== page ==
At last, New Jersey wasn't at the top of the list of “most expensive places for” something.
That was one of the biggest takeaways industry experts noticed about the 2017 Affordable Care Act marketplace enrollment numbers in the state, released by the Centers for Medicare and Medicaid Services on Wednesday.
“That’s unusual to see New Jersey in that category,” said Ray Castro, a senior policy analyst at New Jersey Policy Perspective.
Although the increase in enrollment was small, as anticipated, it shows “the marketplace is not melting down,” Castro said.
That being said, the marketplace in New Jersey did boil down to just two insurers of choice for exchange members: AmeriHealth New Jersey, a subsidiary of Independence Blue Cross in Pennsylvania, and Horizon Blue Cross Blue Shield of New Jersey.
UnitedHealthcare left the exchange, but still sells plans in the state, as does Aetna, which did not join the exchange as originally anticipated for this year. Oscar Health, a startup in New York, left the state, and the state liquidated the co-op Health Republic of New Jersey.
AmeriHealth said it enrolled more than 100,000 individual members, both on and off the exchange.
“As one of only two carriers offering plans on (the) exchange in the N.J. marketplace for 2017, we saw a significant influx of new members,” spokeswoman Jill Roman said. “In fact, nearly 50 percent of our consumer membership is new this year.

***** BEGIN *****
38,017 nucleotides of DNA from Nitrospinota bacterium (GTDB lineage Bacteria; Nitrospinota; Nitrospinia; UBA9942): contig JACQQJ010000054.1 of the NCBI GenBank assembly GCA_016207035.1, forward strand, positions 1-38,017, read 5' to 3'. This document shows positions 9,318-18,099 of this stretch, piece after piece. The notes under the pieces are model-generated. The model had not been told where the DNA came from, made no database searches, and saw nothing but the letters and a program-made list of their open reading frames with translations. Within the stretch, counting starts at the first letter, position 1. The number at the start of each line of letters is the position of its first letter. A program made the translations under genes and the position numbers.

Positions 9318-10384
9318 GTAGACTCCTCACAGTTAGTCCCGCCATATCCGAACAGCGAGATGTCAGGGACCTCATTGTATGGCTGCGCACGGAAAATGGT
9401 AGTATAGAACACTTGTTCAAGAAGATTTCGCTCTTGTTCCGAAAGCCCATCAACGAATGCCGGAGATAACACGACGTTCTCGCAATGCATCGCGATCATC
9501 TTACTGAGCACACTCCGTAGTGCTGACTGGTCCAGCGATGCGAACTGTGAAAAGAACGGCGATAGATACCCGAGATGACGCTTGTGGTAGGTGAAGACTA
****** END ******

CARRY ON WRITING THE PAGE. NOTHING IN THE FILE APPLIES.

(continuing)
“Our Top 5 counties for overall consumer membership are Bergen, Camden, Monmouth, Ocean and Middlesex.”
The marketplace saw a bump in enrollment toward the end of 2016, just before the holidays.
The timing is interesting, Castro said, because that was the time “there was criticism and the (Obama) administration stopped outreach.”
Linda Schwimmer, CEO and president of the Health Care Quality Institute, said, “New Jersey did very well on enrollment, surpassing last year, despite the lack of direct marketing.”
Another observation about the data from CMS was that there was a larger population of older enrollees in the state, mostly in the 55-64 age range, Schwimmer said.
This doesn’t bode well for those enrollees who stand to be affected by the proposed American Health Care Act.
“Those are the ones hit hardest under the new bill,” Castro said. “The other big population (enrolled for 2017) is the low-income population. Those are the two groups hit the hardest in the (Republican) House plan, and they make up most of the (enrolled) population in New Jersey.
“That doesn’t bode well for the bill.”
In the AHCA, subsidies based on incomes were replaced by single amounts for individual and family plans, and seniors, who are higher utilizers of health care, will pay more.
Some other takeaways from the enrollment numbers:
For AmeriHealth, overall enrollment showed an anticipated trend.
As many industry experts have repeatedly said: Tiered and narrow networks are the future and are here to stay.
“Once again, our tiered health plans remain most popular among consumers,” Roman said. “We saw 75 percent of individuals enroll in a tiered health plan available through our Advantage suite (Tier 1 Advantage EPO and AmeriHealth Advantage EPO). Introduced in 2013, these products have expanded and evolved as our hospital collaborations have grown.”